In this paper, the contract schemes for construction projects in the developing countries are formulated in the form of an incomplete contract model, whereby the double moral hazard issues driven by the owners as well as contractors are investigated. The effort levels of the owners and the contractors are supposed to be unverifiable and mutually complementary with respect to costs risk reduction. It is shown that the moral hazard by the owner, who transfers the excessive cost overrun caused by the owner's indulgence to the contractor, may trigger the moral hazard by the contractor; thus, the moral hazard issues by the owner may lead to the overall inefficiency of the project. In this paper, the optimal procurement contract scheme between the owner in the developing countries and the contractor, which can deter the double moral hazard issues and enhance the project efficiency, is theoretically investigated.
In this study, a model which estimates stochastic traffic capacity from observed traffic data is presented. Stochastic capacities during winter and summer in cold region are then estimated by using observed traffic data by a model which is also presented in the present study. A traffic assignment model which has been developed by the authors is used for examining the impact of stochastic capacity on travel times in a road network.
This paper shows the bifurcation (emergence of agglomeration) properties of multi-regional core-periphery (CP) models that extend two-regional CP models developed in the New Economic Geography (NEG). Theoretical studies in the NEG have been almost exclusively limited to the two-regional models, which is a direct result of technical difficulties that inevitably arises in examining a bifurcation of a multi-regional model. In order to overcome these difficulties, we provide an analytical approach that is characterized by a spatial discounting matrix, discrete Fourier transformation, and a system of regions on a circumference. It is shown that the proposed method allows us to readily understand the bifurcation mechanism. Furthermore, we present the detailed evolutionary process of spatial patterns by systematic numerical experiments which is based on the computational bifurcation theory.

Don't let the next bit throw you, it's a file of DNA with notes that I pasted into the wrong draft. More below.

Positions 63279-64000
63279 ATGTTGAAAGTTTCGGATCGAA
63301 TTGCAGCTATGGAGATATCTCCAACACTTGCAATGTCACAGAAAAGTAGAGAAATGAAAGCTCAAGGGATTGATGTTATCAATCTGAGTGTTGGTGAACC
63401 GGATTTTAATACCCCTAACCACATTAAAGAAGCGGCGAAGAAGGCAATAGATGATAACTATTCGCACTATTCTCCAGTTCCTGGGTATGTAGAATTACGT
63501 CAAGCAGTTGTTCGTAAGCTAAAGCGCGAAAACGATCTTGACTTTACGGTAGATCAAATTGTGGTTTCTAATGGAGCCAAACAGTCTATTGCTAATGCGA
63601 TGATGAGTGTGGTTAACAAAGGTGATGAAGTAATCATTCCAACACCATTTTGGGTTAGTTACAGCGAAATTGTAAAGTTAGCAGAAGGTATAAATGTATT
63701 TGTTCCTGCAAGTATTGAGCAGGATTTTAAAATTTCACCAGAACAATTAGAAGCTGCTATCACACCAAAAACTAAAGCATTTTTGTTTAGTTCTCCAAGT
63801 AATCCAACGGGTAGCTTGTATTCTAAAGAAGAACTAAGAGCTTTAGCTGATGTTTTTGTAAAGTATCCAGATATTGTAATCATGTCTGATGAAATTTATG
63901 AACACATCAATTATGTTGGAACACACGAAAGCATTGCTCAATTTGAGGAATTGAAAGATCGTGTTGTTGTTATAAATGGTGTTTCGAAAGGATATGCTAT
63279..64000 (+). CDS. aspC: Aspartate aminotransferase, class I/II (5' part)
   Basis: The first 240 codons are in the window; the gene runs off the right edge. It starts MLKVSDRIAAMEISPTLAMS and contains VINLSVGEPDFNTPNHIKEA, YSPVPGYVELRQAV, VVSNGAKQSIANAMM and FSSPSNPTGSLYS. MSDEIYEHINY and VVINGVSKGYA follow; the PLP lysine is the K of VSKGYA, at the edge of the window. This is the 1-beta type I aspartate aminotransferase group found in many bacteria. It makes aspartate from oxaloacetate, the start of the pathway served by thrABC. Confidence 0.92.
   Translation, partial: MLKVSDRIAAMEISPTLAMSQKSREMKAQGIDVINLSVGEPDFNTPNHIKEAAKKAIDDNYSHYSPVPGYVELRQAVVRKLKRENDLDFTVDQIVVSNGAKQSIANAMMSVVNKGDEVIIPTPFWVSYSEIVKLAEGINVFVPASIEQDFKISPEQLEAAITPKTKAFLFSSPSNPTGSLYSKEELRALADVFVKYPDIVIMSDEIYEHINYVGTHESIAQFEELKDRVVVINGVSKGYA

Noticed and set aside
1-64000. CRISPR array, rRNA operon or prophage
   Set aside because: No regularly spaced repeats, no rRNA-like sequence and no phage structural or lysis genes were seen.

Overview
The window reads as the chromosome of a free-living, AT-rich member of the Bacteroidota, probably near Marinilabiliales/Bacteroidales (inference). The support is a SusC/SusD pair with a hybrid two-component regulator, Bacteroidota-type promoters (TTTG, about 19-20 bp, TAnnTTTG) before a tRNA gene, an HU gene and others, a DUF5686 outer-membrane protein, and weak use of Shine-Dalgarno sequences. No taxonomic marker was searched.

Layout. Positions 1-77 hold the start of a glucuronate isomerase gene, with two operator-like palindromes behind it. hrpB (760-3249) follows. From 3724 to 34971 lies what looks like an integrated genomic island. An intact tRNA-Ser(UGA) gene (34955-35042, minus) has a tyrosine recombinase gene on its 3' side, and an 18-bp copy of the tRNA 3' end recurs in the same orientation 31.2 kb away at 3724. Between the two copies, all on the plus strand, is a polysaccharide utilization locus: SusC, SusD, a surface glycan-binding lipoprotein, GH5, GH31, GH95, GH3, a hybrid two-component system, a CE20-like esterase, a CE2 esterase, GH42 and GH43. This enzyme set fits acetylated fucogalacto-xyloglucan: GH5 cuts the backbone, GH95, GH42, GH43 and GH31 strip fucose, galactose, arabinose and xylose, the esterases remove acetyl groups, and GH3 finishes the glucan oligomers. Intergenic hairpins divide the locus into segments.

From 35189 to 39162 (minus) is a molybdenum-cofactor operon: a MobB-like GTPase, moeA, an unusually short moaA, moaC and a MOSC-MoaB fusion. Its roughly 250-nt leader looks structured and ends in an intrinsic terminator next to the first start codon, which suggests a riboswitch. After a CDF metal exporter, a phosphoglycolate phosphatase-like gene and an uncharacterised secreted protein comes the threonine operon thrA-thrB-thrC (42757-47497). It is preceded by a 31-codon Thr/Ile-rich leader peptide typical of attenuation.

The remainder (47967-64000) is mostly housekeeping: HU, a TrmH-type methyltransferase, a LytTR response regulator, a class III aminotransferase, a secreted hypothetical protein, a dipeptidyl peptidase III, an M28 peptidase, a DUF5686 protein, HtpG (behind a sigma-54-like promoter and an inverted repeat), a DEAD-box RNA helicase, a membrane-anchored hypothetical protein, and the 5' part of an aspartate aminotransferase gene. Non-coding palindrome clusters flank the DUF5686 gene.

A novel method of estimating interregional physical distributions focusing on repercussions is proposed in this study. Physical distribution is viewed from two perspectives: derived and induced physical distribution. These concepts enable the evaluation of the relationship between industrial structure and physical distribution. Using the “Physical Distribution Census” published by the National Land and Transportation Ministry in Japan, methods of calculating physical distribution induced by a unit of final demand and physical distribution derived by a unit of production are developed. This framework can be considered as an input-output analysis of physical distribution, which combines physical distribution with either industrial production or household consumption. A case study of derived physical distribution shows that a ton of final demand of metal and machinery product in Tokyo generates 10.7 ton of physical distribution. Visualized result shows that supply transport disperses many place such as Osaka, Aichi or Chiba. A case study of induced physical distribution shows that a ton of production of farm and marine product in Hokkaido generates 2.5 ton of physcal distribution. Visualized result depicts that farm and marine products are processed and transported to many regions in Japan from Hokkaido. Then, we compare the estimated and actual amount of interregional transport between 47 prefectures in Japan over a year. We can validate our method since estimated transports fit well to actual transport.